1.6 billion tonnes of food waste is created globally every year, a number so big it’s impossible to get your head around—so I’ll try to put it in other terms:
1.6 billion tonnes is the same weight as 30,303 Sydney Harbour Bridges – that is a lot of wasted food.
This large amount of global food waste has an enormous environmental impact. In fact, if food waste was a nation, it would rank as the third highest national emitter of greenhouse gases after the US and China.
The land used to grow food that is subsequently wasted makes up an area roughly 27 times the size of Queensland (around 1.4 billion hectares). What’s more, according to the UN, if global food waste was reduced by just 25%, there would be enough food to feed all malnourished people in the world.
Luckily, food waste is most definitely a solvable problem if consumers, businesses, farmers, and governments come together for a sustained effort. One big part of the solution, however, is emerging technology. Many amazing tech companies have come up with creative ways to solve the food waste crisis. I’ve put together here my personal favourites.
Food Waste Solutions
Food is wasted at every point from farm to fork, so I’ve split this list into sub-lists based on what point in the supply chain the company is focused on improving:
- Restaurants/food service
Manufacturers have been waxing fruits and vegetables to improve their shelf-life since the 1920s, but California-based company Apeel has taken the concept to new levels.
Apeel’s invisible, edible coating is made from wasted agricultural products like leftover grape skins from wine production. Apeel’s coating can extend the shelf life of fruits and vegetables by five times! According to the New York Times, Apeel can even deliver a day-of-the-week bunch of bananas, each ripening on a different day.
This is an especially promising technology for farmers in the developing world, where the difficulties involved in getting produce to market before it spoils are the major cause of food waste. But even in the Western world, if the product performs as promised, it could massively cut vegetable food waste in restaurants, supermarkets, and homes.
This is how a strawberry ages with and without Apeel coating
2. Hungry Harvest, Imperfect Produce and Harris Farm
Operating in the US, they take a direct-to-consumer approach by delivering food boxes of imperfect produce to unfussy subscribers. Imperfect Produce claims to have saved over 18,000 tonnes of food, and 1.2 billion gallons of water.
Closer to home, Australian food store Harris Farm have introduced Imperfect Picks – a seasonal range of fruit and veggies that don’t look perfect on the outside but are just as tasty as their perfect counterparts and up to 50% cheaper.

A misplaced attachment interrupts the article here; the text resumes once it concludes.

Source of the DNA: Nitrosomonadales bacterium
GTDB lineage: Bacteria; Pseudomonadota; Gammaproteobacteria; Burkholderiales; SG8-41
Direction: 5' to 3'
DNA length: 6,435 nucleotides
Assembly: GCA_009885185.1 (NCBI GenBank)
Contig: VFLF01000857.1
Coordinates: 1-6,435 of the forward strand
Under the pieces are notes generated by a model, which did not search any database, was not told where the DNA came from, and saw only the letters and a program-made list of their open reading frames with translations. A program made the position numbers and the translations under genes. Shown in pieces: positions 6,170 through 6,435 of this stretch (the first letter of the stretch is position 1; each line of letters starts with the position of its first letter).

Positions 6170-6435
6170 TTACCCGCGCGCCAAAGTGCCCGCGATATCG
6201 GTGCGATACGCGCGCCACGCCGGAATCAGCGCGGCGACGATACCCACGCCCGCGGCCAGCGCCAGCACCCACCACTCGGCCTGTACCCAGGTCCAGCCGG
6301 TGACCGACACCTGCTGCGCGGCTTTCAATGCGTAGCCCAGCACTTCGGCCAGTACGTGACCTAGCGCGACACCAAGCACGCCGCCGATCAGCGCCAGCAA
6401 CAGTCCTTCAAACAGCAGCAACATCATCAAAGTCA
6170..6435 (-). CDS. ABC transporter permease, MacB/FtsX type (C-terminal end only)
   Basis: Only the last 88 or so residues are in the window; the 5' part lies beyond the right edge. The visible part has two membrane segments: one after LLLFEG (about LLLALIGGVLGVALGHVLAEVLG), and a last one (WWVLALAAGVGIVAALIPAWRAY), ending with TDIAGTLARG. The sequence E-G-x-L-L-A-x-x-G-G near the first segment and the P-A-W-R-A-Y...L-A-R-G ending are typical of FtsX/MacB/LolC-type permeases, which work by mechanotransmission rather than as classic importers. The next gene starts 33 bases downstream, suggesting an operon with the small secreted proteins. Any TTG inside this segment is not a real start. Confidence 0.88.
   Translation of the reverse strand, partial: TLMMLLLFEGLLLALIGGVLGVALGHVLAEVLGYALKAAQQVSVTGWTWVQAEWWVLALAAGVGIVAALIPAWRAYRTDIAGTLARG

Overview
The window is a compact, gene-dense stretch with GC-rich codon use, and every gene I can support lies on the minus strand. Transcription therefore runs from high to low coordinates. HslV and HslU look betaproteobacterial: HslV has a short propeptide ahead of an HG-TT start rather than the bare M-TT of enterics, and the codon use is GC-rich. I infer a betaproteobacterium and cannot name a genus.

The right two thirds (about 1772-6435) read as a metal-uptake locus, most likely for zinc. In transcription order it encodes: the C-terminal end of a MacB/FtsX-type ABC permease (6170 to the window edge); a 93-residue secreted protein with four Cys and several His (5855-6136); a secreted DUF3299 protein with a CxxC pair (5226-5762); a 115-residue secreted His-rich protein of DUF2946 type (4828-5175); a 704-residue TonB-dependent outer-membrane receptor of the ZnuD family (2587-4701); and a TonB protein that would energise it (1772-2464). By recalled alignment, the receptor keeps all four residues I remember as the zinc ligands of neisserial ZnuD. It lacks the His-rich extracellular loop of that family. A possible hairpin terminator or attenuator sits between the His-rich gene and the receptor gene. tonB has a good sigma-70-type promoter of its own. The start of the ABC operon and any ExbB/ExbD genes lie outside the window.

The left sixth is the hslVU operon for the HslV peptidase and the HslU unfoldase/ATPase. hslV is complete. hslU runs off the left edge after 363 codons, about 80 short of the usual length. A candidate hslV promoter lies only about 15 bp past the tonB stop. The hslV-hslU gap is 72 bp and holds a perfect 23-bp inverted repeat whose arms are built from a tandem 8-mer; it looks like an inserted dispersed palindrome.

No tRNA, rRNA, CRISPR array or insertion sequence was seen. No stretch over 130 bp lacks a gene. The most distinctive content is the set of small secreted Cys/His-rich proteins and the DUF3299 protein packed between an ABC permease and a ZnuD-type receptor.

3. Hazel Technologies
Intended for fruit producers, Hazel Technologies‘ little sachets release a chemical called 1-MCP, a potent plant hormone which sends a strong signal to fruits that it is not yet time to ripen. Producers simply need to toss a Hazel sachet into a box of their fruit. Over a three week period, that sachet releases a safe chemical that slows down the ripening process.
Given that around 45% of all fruit grown is wasted, technology that allows more time for produce to get to the market could have a huge impact, especially in the developing world.
UK supermarkets’ efforts to price down items which are near their sell-by date seem to fall into two categories:
- Mark down their price and hope people buy them
- Wait until they’re rotten
Israeli startup Wasteless aims to bring a more data-driven approach, using small screens to display dynamically changing prices for each item on the shelf. It uses machine learning to optimise these prices. They claim to reduce waste by a third while increasing revenues.
With many supermarkets recently pledging their intentions to drastically reduce their waste—you may start to see Wasteless’s nifty little AI tags in stores soon.
Image from Wasteless, showing their AI price tag on a supermarket shelf.
Like my own company Tenzo, Neurolabs reduce food waste by accurately predicting demand with AI. Unlike Tenzo, Neurolabs’ focus is on predicting sales for supermarkets, rather than restaurants.
The Neurolabs team, based in Romania, are currently working on perfecting their algorithms and are planning to launch the product in Autumn 2019. Initial results indicate that they can reduce supermarket waste by up to 40%.
Full disclosure—this is my baby. After running my own chain, Hummus Bros, for several years, I realised just how wasteful the industry was. With the technology that existed at the time, I found it impossible for our teams to get their food ordering or labor scheduling right.
Getting together with Adam Taylor, a friend from my days studying Computer Science at Cambridge, we founded Tenzo to build the software that restaurant teams really need.
One big part of that mission was allowing restaurants to predict exactly how much they would sell by creating a hyper-accurate AI sales forecasting algorithm. The forecasting uses weather data, growth trends, and all of a restaurant’s past data to generate forecasts that are 50% more accurate than you can get using traditional methods. It also allows you to forecast down to the menu item level, allowing you to dramatically slash food waste.
Check out Tenzo’s five tips for reducing food waste
As the old saying goes: What gets measured, gets managed. Yet restaurants collect very little data on what food they throw away and why, and as such have no idea about how to reduce their waste. Winnow Solutions’ products aim to solve that problem by allowing kitchens to monitor their waste.